Before I start my review, let me offer congratulations to Sarcastica, who just gave birth to a baby boy named Nolan last night. Even though you didn’t name him Adam, which is an awesome name, or Avitable, which is an even awesomer name, I wish you the best of luck with your new family!
Now, let’s talk about Star Trek. It doesn’t enter theaters until May 8th, two weeks from today, but I was able to snag a ticket to a sneak preview screening of it (thanks Jess!). I got to the theater about an hour and a half before showtime and waited at the front of a line full of some of the geekiest geeks that ever geeked. I mean, talk about stereotypical. The people behind me were actually telling Klingon jokes, I shit you fucking not. And before you talk about the pot calling the kettle black, I fully accept that I’m a geek. I am not, however, a fan of Star Trek. I’ve never seen a full episode of any of the four thousand series that existed. I’ve never seen Star Trek I or II or III. I saw the one where they go back in time to save the blue whale from extinction. It was funny. And I think I’ve seen a few of the movies that didn’t include the original cast, but they were completely forgettable. The amount of knowledge I have about the world of Star Trek is extremely limited.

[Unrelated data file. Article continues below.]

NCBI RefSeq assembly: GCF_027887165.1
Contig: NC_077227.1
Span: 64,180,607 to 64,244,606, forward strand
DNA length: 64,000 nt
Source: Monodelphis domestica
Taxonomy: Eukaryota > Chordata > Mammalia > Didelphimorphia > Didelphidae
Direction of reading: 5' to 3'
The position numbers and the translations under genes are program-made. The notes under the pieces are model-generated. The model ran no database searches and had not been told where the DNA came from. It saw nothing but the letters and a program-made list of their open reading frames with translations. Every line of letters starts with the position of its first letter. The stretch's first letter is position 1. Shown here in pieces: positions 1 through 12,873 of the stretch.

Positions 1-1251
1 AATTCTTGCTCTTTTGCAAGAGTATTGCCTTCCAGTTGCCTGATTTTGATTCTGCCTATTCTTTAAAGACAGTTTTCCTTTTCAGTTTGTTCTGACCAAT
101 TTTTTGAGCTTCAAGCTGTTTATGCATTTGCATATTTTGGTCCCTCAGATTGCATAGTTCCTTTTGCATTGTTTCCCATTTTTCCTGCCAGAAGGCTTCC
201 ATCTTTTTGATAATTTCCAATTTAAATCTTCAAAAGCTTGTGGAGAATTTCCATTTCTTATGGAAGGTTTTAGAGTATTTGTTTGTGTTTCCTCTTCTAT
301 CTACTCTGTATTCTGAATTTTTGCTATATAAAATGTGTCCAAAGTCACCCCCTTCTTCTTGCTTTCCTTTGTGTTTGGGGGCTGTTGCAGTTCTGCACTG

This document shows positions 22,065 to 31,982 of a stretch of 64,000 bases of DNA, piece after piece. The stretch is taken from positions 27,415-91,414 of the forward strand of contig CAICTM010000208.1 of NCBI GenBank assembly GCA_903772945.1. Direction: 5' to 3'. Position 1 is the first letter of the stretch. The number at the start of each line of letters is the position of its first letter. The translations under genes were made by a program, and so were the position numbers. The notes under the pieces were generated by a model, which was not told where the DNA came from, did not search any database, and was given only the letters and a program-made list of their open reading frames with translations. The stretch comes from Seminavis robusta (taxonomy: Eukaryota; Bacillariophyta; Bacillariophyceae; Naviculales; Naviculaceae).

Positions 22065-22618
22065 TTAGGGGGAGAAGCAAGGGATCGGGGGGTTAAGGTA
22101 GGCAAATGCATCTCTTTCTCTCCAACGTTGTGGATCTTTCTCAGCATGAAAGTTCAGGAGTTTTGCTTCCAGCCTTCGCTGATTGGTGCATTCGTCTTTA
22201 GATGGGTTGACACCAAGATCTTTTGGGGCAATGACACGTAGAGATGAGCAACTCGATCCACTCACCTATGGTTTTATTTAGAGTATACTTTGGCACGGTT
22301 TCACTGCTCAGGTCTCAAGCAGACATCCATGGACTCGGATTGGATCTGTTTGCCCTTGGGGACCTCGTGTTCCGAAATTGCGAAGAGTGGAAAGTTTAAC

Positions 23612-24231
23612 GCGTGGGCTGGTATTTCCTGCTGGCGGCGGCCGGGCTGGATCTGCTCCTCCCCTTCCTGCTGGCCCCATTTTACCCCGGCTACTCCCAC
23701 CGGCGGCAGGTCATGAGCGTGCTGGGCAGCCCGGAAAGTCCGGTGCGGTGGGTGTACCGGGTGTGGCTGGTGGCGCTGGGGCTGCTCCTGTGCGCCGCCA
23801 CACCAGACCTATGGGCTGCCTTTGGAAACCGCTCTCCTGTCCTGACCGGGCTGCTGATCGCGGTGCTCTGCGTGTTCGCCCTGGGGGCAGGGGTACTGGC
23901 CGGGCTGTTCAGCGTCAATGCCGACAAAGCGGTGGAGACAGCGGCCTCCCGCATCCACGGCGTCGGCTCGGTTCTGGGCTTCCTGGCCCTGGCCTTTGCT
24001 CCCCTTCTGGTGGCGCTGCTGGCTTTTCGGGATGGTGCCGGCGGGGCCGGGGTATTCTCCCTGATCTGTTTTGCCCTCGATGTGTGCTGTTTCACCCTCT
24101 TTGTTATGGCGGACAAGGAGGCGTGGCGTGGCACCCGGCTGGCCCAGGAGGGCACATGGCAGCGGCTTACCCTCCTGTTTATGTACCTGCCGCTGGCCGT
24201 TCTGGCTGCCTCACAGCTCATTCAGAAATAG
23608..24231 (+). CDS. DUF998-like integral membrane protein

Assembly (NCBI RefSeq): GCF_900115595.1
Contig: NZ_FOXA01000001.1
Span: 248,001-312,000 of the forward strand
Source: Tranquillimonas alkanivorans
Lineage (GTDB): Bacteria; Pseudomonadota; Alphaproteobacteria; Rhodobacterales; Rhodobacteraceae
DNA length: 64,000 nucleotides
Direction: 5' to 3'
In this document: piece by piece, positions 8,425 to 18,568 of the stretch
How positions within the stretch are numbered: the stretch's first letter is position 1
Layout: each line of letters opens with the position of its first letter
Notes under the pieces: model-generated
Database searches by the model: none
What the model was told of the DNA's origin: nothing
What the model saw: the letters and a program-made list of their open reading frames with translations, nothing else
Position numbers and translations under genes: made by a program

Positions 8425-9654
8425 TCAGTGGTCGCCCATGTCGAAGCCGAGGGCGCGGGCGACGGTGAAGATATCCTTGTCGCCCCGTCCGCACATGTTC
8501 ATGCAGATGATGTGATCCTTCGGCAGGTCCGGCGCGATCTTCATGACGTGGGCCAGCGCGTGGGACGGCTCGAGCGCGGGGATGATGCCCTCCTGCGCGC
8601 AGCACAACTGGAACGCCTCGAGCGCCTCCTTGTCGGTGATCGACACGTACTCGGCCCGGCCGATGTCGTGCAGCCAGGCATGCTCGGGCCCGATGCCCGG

As a result, I walked into this movie without the baggage that most of the Trekkies attending had. I like JJ Abrams, I enjoy intelligent action films, and I’m a fan of some scifi. Even if this didn’t have the “Star Trek” name, I would have probably gone to see it. Unless it was called “Radioactive Hamsters” or something.